In O’Neil v. Wilkes, 439 S.E.2d. 490 (Ga. 1994), the Georgia Supreme Court rejected virtual adoption. That case turned on the fact that the child’s relatives who placed the child with a family that “virtually adopted” the child did not have the legal authority to enter into a contract for the child’s adoption. Thus, it followed that there could be no virtual adoption. In a strong dissent, Justice Sears set forth a basis for establishing virtual adoption. Under Justice Sears’ theory, the virtual adoption was a contract. Spears argued that, in this case, the child had fully performed the contract, making it enforceable regardless of the statute of frauds. The dissent held that “where a child has fully performed the alleged contract over a course of many years or lifetime and can sufficiently establish the existence of the contract to adopt, equity should enforce the contract over the objection of the adopting parents’ heirs that the contract is unenforceable because the person who consented to the adoption did not have the legal authority to do so.” Id. at 493. The virtual adoption here was defended on an estoppel theory. The dissent outlines also the shortcomings of basing equitable adoption on a contract theory and stated a preference for a broader equitable basis for virtual adoption.
In Board of Education v. Browning, 333 Md. 281 (1994), the Court of Appeals upheld virtual adoption in Maryland. The primary grounds were based in contract theory. In Browning, however, the issue was not whether the child could inherit from the adoptive parent but whether the child could inherit through the adoptive parent. The court held that virtual adoption was not a true adoption but simply a mechanism to enforce an agreement between the child and the adopting parent based on estoppel and other equitable principals. It was not, however, an actual adoption (which is solely governed by the statute). It was held in Browning that virtual adoption was not a basis for upholding inheritance through the adoptive parent. Because there was no other heir, the estate escheated to the Board of Education. Judge Eldridge filed a spirited dissent stating that the strong presumption against escheat should have triggered the opposite result.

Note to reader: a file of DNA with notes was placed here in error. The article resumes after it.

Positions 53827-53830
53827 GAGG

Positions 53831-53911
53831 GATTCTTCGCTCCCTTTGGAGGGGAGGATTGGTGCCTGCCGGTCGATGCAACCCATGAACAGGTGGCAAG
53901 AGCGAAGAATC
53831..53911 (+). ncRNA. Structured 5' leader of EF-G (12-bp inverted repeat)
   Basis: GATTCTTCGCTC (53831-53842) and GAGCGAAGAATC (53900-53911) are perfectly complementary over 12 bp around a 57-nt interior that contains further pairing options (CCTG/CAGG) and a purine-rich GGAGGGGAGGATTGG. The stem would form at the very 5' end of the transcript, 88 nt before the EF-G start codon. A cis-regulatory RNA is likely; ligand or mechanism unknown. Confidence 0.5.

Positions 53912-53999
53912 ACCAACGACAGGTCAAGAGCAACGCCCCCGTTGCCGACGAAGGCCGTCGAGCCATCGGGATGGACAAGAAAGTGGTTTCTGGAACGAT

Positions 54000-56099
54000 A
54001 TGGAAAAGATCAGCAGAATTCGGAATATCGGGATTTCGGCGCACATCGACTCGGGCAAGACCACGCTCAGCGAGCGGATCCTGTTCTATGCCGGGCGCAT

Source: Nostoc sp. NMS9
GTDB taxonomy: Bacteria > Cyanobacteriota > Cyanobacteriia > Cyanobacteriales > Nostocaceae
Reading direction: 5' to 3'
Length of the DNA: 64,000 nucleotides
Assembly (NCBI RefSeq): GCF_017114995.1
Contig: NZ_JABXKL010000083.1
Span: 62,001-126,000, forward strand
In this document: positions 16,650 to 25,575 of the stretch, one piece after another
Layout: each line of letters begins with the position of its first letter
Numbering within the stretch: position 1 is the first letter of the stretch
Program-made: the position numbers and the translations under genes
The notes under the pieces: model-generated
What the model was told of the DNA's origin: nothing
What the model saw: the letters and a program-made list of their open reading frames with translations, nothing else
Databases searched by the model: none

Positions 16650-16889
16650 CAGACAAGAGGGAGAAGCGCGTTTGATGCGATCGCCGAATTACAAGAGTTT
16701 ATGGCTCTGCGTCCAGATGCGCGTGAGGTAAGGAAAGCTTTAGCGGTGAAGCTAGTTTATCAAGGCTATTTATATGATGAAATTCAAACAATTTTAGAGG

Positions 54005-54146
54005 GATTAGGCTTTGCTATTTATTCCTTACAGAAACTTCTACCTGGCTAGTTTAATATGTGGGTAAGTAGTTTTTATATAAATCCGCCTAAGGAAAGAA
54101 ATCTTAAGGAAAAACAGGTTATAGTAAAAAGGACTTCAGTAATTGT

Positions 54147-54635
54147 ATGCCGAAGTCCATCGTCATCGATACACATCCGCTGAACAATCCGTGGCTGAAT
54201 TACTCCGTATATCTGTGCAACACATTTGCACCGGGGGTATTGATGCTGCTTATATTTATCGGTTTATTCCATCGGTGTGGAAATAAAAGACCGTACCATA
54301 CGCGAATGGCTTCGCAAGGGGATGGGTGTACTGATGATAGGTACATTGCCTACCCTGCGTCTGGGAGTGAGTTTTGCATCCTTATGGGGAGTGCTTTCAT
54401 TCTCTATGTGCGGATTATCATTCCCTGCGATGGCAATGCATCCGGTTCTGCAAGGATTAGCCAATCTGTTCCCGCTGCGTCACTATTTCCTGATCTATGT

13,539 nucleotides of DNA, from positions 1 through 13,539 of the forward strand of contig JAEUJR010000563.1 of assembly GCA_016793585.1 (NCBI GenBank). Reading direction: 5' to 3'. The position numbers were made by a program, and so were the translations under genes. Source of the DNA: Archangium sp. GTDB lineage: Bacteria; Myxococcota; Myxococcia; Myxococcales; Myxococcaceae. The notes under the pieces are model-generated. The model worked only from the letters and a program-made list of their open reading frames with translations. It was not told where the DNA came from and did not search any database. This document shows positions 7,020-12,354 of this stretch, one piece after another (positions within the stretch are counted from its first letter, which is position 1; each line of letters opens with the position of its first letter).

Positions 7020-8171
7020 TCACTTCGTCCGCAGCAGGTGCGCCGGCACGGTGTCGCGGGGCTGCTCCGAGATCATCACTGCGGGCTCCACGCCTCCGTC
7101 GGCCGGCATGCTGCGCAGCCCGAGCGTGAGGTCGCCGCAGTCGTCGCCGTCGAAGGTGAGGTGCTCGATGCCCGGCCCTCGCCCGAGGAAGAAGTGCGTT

In McGarvey v. State, 311 Md. 233 (1987), the court addressed whether virtual adoption bound the state to accept the smaller inheritance tax (1% at that time) that governed a transfer from parent to child or whether the collateral tax rate, which covers a transfer to a non-family member, applies. The Court of Appeals held that virtual adoption was a private action enforcing rights between the child and the decedent. It did not affect the tax rate; the tax rate was deemed something that would only be impacted by a formal adoption.